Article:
House Hunting

And so, the hunt begins! I am in the process of moving from one Norwegian city to another, and moving house never comes without challenge. How do you transport all your household items? Where do you go searching for a place? Will I find a place?

Last month, I accepted an offer for a PhD Research Fellowship at the University of Oslo, and there I will continue my studies in the field of ecotoxicology. The project there will combine facets of toxicology, ecology, environmental, climate change and Arctic science all into one, shiny gem. I am really excited to see where the job will take me and plan to post more about it once I flesh out the project’s details.

But for now, I must move. I am not very familiar with the process in Australia, partly because Bergen is the first place I have lived out of home. In Norway at least, one of the best websites to find property is through finn.no. It is closely equivalent to Australia’s gumtree website and in Norway, lessees will publish advertisements detailing rooms, apartments or houses for rent. Details include rental fee, deposit (a bond), period of availability, what the rent includes, what it doesn’t, whether the property is furnished, and a description of the property. Advertisements can be lengthy and sometimes include information about the tenants, the type of people the lessee seeks, and what transport might be in the vicinity.

banner1Another option of finding a place is by posting an advertisement of yourself online. This can be done through finn.no or another site, called hybel.no. Users post an advertisement about themselves, what they are looking for and clients can contact them about with information about property on offer. Some people opt for this as a passive approach, a bit like fishing if you will.

banner2banner3For me, I have adopted a two pronged-approach: I have placed an advertisement of myself on hybel.no as well as actively contacting lessees on finn.no. So far, I have had more luck contacting people than being contacted and actually have a viewing in Oslo tomorrow. Fingers crossed that it is the place to be.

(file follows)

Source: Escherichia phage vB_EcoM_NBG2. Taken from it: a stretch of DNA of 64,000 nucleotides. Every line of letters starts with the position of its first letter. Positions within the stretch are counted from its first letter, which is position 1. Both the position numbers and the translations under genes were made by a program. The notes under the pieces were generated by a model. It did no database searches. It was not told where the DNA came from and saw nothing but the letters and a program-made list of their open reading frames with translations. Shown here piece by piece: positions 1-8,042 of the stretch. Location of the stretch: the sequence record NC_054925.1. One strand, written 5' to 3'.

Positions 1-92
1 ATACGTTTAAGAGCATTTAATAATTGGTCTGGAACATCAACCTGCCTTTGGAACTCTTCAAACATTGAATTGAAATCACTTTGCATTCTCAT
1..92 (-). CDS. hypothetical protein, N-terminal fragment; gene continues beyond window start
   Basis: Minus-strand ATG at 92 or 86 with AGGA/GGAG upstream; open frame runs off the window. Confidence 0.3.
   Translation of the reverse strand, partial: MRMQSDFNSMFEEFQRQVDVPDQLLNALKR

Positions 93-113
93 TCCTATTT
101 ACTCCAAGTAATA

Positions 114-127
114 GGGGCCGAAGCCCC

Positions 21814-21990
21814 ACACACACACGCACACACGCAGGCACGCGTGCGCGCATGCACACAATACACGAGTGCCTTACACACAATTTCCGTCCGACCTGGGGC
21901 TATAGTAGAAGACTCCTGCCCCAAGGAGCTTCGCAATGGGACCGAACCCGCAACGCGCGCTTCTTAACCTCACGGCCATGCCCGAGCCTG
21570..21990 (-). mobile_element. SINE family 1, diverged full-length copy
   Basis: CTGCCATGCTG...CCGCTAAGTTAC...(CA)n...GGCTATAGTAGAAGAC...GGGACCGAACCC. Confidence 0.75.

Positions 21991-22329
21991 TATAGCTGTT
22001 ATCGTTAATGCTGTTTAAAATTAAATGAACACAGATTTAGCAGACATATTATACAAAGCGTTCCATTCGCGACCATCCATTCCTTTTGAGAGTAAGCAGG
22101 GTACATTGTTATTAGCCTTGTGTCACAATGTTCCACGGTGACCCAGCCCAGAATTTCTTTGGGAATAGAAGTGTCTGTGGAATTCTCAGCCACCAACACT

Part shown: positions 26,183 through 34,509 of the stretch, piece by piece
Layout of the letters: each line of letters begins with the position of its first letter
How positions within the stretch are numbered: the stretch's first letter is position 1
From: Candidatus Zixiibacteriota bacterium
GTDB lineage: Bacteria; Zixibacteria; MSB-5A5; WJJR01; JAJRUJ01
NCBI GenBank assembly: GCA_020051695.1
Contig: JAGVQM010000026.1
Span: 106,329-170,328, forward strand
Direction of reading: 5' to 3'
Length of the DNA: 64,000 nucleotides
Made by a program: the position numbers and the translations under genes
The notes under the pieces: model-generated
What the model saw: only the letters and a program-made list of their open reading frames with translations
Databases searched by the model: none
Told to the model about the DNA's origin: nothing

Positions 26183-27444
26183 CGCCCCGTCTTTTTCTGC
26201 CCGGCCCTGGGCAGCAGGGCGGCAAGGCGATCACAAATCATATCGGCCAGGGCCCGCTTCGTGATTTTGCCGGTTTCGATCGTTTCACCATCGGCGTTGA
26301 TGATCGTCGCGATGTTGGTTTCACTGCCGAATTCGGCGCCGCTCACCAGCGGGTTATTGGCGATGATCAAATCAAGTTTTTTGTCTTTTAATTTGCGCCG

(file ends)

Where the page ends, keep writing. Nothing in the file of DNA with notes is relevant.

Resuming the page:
Once you contact a lessee, they will often arrange an interview (either over the telephone, but preferably in person) to find a little more about you, what kind of person you are and whether you will make a good fit in the household. Sometimes they might request references (of other people you have previously lived with) and even proof of income. If all proves well, you will receive a contract!

In my case, time will tell. So far I am enjoying the game, and perhaps my prized abode lies beyond tomorrow.

Advertisements
This entry was posted in Housing and tagged , . Bookmark the permalink.

Leave a Reply

Fill in your details below or click an icon to log in:

WordPress.com Logo

You are commenting using your WordPress.com account. Log Out / Change )

Twitter picture

You are commenting using your Twitter account. Log Out / Change )

Facebook photo

You are commenting using your Facebook account. Log Out / Change )

Google+ photo

You are commenting using your Google+ account. Log Out / Change )

Connecting to %s